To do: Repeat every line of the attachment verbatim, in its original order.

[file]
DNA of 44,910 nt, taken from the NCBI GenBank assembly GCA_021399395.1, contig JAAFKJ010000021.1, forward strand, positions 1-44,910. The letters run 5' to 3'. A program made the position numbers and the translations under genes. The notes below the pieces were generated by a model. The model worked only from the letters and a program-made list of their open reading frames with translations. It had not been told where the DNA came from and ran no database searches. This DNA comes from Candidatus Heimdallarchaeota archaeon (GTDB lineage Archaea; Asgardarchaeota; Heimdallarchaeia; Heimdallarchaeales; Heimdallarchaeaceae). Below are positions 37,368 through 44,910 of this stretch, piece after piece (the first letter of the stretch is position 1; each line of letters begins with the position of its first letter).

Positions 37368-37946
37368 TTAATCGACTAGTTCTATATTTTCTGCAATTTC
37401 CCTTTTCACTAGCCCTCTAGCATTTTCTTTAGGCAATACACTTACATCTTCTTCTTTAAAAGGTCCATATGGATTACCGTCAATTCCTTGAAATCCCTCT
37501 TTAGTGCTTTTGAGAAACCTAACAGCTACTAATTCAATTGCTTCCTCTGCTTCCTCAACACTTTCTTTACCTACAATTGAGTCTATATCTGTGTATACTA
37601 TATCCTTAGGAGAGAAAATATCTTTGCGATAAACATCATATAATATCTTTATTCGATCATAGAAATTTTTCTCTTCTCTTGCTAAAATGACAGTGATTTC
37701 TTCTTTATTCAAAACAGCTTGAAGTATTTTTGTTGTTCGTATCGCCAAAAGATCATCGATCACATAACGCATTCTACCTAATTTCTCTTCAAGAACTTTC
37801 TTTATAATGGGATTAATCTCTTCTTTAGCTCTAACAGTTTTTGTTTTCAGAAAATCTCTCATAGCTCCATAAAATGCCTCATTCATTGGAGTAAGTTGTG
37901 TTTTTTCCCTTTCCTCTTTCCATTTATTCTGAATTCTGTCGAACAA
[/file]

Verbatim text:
DNA of 44,910 nt, taken from the NCBI GenBank assembly GCA_021399395.1, contig JAAFKJ010000021.1, forward strand, positions 1-44,910. The letters run 5' to 3'. A program made the position numbers and the translations under genes. The notes below the pieces were generated by a model. The model worked only from the letters and a program-made list of their open reading frames with translations. It had not been told where the DNA came from and ran no database searches. This DNA comes from Candidatus Heimdallarchaeota archaeon (GTDB lineage Archaea; Asgardarchaeota; Heimdallarchaeia; Heimdallarchaeales; Heimdallarchaeaceae). Below are positions 37,368 through 44,910 of this stretch, piece after piece (the first letter of the stretch is position 1; each line of letters begins with the position of its first letter).

Positions 37368-37946
37368 TTAATCGACTAGTTCTATATTTTCTGCAATTTC
37401 CCTTTTCACTAGCCCTCTAGCATTTTCTTTAGGCAATACACTTACATCTTCTTCTTTAAAAGGTCCATATGGATTACCGTCAATTCCTTGAAATCCCTCT
37501 TTAGTGCTTTTGAGAAACCTAACAGCTACTAATTCAATTGCTTCCTCTGCTTCCTCAACACTTTCTTTACCTACAATTGAGTCTATATCTGTGTATACTA
37601 TATCCTTAGGAGAGAAAATATCTTTGCGATAAACATCATATAATATCTTTATTCGATCATAGAAATTTTTCTCTTCTCTTGCTAAAATGACAGTGATTTC
37701 TTCTTTATTCAAAACAGCTTGAAGTATTTTTGTTGTTCGTATCGCCAAAAGATCATCGATCACATAACGCATTCTACCTAATTTCTCTTCAAGAACTTTC
37801 TTTATAATGGGATTAATCTCTTCTTTAGCTCTAACAGTTTTTGTTTTCAGAAAATCTCTCATAGCTCCATAAAATGCCTCATTCATTGGAGTAAGTTGTG
37901 TTTTTTCCCTTTCCTCTTTCCATTTATTCTGAATTCTGTCGAACAA